The US trade deficit swelled in June by the largest amount in 19 months, reversing much of May’s trade-war driven export bonanza, even as brinkmanship between Beijing and Washington worsened.
A dip in auto exports and rising oil prices drove the increase in the gap between US imports and exports, the US Department of Commerce reported on Friday.
Bilateral US deficits widened with China, the EU, Canada and Mexico, all trading partners that have retaliated against US President Donald Trump’s multifront global trade war.
Shortly before the numbers were released, Beijing warned that it was ready to impose new tariffs on US$60 billion in US products, responding to Trump’s plans to jack up the punitive duties on the next US$200 billion in Chinese goods to be targeted.
The White House quickly fired back, calling Beijing’s latest treat of retaliation “weak.”
US National Economic Council Director Larry Kudlow warned China it “better not underestimate” Trump’s resolve in the conflict.
The US trade deficit rose 7.3 percent, or US$3.2 billion, in June to US$46.3 billion, overshooting analyst expectations in the largest jump since November 2016, department data showed.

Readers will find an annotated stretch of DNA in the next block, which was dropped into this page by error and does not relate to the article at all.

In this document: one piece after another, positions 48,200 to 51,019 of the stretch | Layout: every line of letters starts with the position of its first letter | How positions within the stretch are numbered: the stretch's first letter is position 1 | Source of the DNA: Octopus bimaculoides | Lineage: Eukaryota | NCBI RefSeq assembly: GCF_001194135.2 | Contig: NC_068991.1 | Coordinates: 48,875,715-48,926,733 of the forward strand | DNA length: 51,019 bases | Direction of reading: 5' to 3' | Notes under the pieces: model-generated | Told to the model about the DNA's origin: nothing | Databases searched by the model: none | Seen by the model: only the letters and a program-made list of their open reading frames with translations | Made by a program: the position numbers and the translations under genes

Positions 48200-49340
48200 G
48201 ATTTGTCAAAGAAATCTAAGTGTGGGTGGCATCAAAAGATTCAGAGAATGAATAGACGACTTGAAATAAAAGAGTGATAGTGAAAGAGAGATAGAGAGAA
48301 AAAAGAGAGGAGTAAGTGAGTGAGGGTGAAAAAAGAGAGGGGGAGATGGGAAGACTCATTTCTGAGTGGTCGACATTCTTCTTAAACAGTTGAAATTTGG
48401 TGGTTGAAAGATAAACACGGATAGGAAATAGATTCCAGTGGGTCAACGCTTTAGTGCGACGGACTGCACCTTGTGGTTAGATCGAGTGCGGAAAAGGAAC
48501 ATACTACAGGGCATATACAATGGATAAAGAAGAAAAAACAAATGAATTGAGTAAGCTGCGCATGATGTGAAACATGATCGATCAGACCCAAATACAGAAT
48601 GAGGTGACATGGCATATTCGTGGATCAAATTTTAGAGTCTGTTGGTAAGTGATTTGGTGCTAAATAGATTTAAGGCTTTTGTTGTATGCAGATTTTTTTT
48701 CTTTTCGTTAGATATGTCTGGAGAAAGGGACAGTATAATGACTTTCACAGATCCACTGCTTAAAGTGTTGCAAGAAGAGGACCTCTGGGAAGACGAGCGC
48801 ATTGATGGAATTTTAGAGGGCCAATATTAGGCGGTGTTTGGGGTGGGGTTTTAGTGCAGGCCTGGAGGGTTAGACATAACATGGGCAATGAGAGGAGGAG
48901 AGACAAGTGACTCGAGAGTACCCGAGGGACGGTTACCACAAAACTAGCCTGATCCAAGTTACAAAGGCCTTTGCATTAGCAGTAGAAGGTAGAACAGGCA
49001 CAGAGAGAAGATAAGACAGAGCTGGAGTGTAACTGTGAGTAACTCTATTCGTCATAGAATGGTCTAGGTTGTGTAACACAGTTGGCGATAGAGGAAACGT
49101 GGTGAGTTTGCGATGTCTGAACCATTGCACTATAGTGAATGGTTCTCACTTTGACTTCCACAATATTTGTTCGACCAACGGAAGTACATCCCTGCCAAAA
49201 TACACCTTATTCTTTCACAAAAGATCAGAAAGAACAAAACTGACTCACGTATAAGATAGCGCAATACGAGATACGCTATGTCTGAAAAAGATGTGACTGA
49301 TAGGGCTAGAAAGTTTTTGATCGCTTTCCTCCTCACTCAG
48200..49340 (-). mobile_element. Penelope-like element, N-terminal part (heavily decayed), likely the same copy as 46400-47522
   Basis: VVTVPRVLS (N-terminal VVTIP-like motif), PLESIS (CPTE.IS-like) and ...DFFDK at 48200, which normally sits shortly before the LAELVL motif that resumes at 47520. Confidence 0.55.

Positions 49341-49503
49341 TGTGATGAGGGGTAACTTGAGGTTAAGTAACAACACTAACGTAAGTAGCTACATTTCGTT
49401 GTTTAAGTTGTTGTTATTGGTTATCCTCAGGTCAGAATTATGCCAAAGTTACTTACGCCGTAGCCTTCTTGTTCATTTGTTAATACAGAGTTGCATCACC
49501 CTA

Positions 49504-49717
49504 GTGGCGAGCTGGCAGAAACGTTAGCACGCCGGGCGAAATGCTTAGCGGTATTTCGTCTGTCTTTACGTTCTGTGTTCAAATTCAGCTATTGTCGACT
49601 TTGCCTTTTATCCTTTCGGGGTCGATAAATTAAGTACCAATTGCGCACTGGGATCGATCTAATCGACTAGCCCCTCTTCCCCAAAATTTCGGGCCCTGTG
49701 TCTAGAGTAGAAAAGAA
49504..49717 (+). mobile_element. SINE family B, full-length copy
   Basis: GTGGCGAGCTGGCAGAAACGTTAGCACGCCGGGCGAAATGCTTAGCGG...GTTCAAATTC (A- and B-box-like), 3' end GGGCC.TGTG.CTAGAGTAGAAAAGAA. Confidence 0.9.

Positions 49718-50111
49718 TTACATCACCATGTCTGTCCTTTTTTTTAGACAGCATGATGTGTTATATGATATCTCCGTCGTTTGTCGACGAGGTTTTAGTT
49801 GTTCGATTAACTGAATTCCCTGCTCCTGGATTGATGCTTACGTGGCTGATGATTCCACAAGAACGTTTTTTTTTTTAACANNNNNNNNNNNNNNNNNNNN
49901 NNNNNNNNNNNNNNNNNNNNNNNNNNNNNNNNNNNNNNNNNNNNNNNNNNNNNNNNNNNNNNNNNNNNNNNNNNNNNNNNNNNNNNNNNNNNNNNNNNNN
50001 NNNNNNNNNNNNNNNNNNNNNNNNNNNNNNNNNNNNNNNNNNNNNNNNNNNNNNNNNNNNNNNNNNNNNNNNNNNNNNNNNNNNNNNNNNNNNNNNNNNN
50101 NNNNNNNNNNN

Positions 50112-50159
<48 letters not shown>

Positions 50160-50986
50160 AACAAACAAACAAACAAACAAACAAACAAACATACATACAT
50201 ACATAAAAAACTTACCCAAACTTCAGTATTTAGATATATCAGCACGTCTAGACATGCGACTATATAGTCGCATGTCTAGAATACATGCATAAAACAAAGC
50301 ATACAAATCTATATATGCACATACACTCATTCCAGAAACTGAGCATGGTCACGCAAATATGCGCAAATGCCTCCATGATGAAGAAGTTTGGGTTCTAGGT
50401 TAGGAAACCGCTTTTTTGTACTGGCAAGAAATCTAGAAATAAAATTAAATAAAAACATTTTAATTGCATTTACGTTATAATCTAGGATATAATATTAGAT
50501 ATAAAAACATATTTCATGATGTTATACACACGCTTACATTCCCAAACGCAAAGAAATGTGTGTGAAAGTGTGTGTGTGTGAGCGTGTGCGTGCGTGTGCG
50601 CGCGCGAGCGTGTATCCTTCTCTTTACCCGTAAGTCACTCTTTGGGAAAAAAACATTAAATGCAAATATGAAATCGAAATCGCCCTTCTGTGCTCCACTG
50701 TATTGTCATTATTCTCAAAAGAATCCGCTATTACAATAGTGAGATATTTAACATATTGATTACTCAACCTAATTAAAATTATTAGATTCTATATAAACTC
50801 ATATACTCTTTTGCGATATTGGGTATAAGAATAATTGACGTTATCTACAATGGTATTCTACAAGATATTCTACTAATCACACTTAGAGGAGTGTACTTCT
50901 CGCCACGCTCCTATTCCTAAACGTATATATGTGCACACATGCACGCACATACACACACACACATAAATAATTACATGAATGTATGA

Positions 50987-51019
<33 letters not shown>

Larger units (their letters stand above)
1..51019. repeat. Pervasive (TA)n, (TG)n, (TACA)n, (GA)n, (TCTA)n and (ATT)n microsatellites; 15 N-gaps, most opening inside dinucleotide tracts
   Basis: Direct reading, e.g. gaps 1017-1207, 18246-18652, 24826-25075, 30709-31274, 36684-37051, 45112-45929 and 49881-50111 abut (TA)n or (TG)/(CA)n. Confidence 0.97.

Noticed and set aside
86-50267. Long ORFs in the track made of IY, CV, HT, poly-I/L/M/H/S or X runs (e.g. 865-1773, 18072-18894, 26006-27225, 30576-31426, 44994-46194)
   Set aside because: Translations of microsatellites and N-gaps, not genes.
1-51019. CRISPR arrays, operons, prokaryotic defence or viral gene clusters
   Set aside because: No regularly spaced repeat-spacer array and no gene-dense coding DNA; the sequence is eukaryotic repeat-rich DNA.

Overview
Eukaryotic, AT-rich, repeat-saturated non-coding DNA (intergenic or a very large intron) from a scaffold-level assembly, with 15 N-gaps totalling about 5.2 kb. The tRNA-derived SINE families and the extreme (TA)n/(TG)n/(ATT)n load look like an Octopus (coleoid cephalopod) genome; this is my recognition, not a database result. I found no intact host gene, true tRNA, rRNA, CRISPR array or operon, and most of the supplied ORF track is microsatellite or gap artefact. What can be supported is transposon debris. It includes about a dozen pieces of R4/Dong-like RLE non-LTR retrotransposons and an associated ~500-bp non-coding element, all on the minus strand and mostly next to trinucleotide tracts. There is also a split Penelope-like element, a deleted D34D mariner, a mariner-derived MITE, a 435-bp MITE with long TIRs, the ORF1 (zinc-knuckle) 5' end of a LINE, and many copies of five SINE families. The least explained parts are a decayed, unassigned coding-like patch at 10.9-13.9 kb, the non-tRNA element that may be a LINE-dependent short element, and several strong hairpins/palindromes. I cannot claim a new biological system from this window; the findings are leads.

Average prices for imported oil hit the highest level since December 2014 at US$73.60 per barrel — bringing the value of oil imports for the month to US$19.6 billion, also the highest in three-and-a-half years.
Rising oil prices also boosted the value of US crude exports, which were the highest on record at US$20.4 billion.
As the US Federal Reserve gradually tightens interest rates, the US dollar has also risen steadily since April, making US exports more expensive to foreign buyers.
The result could weigh on revised calculations of second-quarter US growth, which Trump hailed as a key achievement last week after it was reported as the strongest GDP increase in nearly four years.
In May, a rush by Chinese importers to beat Beijing’s looming counter-tariffs led to a surge in US exports of crude oil and soybeans, temporarily driving down the deficit and boosting GDP growth in the April-to-June period.
While soybean exports continued to rise in June, US shipments of automobiles, aircraft and pharmaceuticals fell.
Pantheon Macroeconomics chief economist Ian Shepherdson said that “a big decline is coming” in the third quarter, which should boost the trade gap by about US$3 billion per month.
“Exports will rise over the quarter, but strong domestic demand growth will lift imports more rapidly,” he said in a client note.
Oxford Economics Ltd said the escalating trade battle between Washington and Beijing made the future even more difficult to predict.
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